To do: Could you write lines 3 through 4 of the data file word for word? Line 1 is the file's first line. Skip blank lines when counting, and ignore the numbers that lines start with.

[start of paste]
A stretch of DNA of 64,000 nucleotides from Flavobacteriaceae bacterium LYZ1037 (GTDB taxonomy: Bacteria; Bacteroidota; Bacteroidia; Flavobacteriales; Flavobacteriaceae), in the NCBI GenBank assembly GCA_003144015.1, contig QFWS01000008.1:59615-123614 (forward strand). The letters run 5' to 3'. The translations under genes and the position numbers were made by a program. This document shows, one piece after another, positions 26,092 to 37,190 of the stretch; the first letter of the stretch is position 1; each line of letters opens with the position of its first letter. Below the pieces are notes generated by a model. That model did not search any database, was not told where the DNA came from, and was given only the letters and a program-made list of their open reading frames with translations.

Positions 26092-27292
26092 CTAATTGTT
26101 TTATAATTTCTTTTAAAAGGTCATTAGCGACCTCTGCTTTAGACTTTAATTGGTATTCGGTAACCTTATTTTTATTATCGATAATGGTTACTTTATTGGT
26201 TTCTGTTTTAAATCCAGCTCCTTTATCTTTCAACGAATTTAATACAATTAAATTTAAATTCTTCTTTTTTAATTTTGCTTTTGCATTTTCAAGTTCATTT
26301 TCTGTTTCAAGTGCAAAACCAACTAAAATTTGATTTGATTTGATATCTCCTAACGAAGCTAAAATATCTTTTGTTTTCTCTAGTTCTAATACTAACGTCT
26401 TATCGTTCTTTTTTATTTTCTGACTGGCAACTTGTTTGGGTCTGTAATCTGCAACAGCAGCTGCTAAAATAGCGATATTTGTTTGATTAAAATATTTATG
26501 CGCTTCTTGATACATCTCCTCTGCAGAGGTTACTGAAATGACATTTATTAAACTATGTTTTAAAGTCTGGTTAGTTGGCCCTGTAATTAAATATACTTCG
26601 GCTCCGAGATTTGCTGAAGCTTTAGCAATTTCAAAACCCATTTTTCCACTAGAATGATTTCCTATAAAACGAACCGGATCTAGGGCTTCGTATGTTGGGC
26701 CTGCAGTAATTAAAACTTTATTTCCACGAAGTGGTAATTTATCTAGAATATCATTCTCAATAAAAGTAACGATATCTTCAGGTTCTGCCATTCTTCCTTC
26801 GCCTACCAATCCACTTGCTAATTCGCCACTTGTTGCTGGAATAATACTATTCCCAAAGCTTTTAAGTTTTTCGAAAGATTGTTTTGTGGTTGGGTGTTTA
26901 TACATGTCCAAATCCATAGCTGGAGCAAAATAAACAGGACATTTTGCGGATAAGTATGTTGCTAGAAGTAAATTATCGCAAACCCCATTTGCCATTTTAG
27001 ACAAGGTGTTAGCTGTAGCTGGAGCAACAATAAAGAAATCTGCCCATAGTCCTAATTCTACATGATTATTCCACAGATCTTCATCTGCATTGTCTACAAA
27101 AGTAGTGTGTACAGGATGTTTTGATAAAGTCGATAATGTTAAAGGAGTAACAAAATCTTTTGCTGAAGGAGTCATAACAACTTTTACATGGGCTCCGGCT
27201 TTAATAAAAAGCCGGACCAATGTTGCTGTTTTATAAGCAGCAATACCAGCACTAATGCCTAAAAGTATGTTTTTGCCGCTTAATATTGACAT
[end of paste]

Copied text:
26092 CTAATTGTT
26101 TTATAATTTCTTTTAAAAGGTCATTAGCGACCTCTGCTTTAGACTTTAATTGGTATTCGGTAACCTTATTTTTATTATCGATAATGGTTACTTTATTGGT